Comprehensive support for semantic analysis across 20 languages (up from ten) is one of the latest additions to TextRazor’s customizable, open semantic analysis and text mining API, to satisfy what the startup says is increasing demand for sophisticated semantic tools that go beyond English.

The company’s technology has been in public beta for just a few months. It differs from other multilingual natural language processing solutions, says founder Toby Crayston, in that it strongly leverages linked data sources like DBpedia and the semantic web to disambiguate, normalize and filter extracted metadata with better accuracy, so that end users can build powerful multilingual classifiers regardless of the language of their documents.

Crayston came to creating his company after spending time working in R&D at Bloomberg, doing a lot with entity extraction and text analytics of financial news. During his tenure, he said it was clear that there was a big gulf between the latest semantic technology from academia and what large companies want from the technology to make money leveraging it. His goal was to bridge that gap, and doing so, he says, meant not just the bells and whistles but also accounting for things enterprise IT cares about, like ease of integration, the speed of the underlying engine and how easy it is to accomplish customization.

To meet such ends, the API can be easily integrated with any language that can send an HTTP request and parse the JSON response.  It was written in heavily optimized C++ to be capable of processing thousands of words per second per core. with a distributed backend built to scale to billions of requests automatically when run in the cloud (t also can be deployed behind a firewall), the company notes.

As for customization, the focus is on accounting for the product names, companies or other things that matter to a particular enterprise by adding named entities, topic tags, synonyms, grammatical syntax and so on to its Prolog-based rules engine.  Existing category ontologies or specific sets of topics can be brought into the mix. “What’s often overlooked, for example, is that most organizations are interested in classifying documents into their own custom taxonomies, usually with domain specific topics that won’t be picked up by off-the-shelf tools.” Users can post rules with all requests so that results can be mashed and combined with a custom taxonomy.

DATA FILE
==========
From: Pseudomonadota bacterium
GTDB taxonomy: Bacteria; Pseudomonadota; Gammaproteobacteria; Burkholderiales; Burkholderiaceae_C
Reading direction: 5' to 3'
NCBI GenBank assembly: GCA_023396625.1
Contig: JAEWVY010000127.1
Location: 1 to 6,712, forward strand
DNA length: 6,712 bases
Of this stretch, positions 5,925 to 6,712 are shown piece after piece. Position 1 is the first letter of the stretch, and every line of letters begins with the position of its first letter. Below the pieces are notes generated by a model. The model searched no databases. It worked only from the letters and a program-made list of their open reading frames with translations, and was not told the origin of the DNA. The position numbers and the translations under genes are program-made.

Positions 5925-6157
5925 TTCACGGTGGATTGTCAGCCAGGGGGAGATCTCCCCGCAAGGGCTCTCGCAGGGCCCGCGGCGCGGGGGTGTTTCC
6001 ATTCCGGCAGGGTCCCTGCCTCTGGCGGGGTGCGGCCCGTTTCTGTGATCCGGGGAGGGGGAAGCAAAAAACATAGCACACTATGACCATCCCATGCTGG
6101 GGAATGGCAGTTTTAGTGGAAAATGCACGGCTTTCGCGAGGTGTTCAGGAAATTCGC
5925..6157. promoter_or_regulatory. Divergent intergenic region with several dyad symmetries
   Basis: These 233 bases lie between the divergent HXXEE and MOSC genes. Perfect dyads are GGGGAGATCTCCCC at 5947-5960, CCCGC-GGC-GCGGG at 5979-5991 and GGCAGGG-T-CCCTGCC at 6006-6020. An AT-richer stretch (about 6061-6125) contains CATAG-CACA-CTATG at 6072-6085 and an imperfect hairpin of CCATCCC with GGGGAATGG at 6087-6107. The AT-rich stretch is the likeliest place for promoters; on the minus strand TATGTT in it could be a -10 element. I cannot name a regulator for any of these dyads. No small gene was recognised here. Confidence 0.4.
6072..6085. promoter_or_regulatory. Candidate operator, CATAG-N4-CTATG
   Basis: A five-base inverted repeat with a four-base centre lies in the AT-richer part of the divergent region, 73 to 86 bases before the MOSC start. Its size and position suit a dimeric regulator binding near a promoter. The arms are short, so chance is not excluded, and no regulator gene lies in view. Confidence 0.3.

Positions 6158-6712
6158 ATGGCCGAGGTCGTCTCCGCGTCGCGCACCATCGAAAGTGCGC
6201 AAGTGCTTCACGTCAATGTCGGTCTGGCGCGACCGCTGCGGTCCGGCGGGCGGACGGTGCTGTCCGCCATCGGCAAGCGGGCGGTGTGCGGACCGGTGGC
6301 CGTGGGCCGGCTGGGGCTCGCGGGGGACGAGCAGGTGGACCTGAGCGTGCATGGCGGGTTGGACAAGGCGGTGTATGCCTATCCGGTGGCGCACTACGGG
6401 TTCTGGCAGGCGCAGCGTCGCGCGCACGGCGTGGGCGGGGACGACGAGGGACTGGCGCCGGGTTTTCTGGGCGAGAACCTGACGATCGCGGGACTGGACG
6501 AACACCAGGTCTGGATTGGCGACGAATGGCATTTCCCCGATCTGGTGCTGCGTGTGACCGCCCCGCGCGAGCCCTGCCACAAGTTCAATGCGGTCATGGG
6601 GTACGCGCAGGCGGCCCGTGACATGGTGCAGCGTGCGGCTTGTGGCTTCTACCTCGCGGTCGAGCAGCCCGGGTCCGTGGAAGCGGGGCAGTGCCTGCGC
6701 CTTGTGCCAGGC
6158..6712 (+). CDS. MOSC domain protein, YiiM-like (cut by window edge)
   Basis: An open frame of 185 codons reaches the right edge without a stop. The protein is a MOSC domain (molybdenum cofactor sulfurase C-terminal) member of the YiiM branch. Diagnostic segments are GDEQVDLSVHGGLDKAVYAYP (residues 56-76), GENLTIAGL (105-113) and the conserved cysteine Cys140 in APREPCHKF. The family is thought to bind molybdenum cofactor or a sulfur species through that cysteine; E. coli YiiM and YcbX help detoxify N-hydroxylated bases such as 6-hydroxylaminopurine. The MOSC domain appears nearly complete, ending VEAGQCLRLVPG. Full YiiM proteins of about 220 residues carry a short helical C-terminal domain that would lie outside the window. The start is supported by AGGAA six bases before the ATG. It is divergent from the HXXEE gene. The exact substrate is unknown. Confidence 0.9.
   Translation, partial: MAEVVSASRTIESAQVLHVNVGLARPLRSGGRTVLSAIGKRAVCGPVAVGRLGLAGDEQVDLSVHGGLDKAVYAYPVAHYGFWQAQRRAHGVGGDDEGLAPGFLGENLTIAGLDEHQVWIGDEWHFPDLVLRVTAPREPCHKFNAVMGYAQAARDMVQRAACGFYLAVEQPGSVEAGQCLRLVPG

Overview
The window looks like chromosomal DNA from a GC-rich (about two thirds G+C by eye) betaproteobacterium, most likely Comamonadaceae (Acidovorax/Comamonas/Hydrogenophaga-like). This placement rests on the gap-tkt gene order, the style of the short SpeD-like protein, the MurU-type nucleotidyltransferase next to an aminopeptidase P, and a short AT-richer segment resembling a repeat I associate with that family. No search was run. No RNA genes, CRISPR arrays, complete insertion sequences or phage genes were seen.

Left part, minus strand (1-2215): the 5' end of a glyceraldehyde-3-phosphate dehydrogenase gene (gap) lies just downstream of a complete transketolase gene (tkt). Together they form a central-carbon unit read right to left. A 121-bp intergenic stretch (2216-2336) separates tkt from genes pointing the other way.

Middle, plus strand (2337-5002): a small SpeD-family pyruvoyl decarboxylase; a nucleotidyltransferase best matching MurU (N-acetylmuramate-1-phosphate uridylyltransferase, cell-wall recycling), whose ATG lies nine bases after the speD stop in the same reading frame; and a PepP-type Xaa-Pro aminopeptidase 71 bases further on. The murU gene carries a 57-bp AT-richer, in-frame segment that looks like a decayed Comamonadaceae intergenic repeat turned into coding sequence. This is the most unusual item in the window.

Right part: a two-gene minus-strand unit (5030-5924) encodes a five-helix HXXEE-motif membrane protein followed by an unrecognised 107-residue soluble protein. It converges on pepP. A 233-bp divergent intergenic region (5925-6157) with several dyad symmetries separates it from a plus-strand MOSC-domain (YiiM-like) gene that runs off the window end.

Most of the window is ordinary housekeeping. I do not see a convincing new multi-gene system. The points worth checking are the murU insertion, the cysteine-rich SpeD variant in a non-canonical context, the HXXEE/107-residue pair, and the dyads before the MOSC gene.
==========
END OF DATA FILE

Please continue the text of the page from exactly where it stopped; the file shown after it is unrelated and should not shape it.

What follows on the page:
“So, you can provide very powerful queries as well as upload custom lists of entities,” he says. “If you have a very ambiguous brand name, for instance, you can say you are only interested in that brand name if it’s mentioned in context of cycling, if that’s what your company does, or certain other keywords to find the right matches.”

The added language support is important, he notes, requiring that companies think about it upfront than as an after-the-fact add-on. TextRazor put a lot of time coming up with a better way of detecting and disambiguating entities based on localized content and more language-agnostic data sources, he says.

“We’ve had a lot of demand for the last few months,” he says. The problem with a lot of languages is that there is not much linguistic data out there to help build models to use for classifying and disambiguating entities, he says. “We can use the language links between different concepts in Wikipedia and structured data from DBPedia and Freebase to build up a big language independent graph of concepts. In a low-resource language we can leverage this graph to provide more contextual information for improved disambiguation accuracy.”

Coming out soon are custom lists of entities to support requirements for verticals like the medical domain.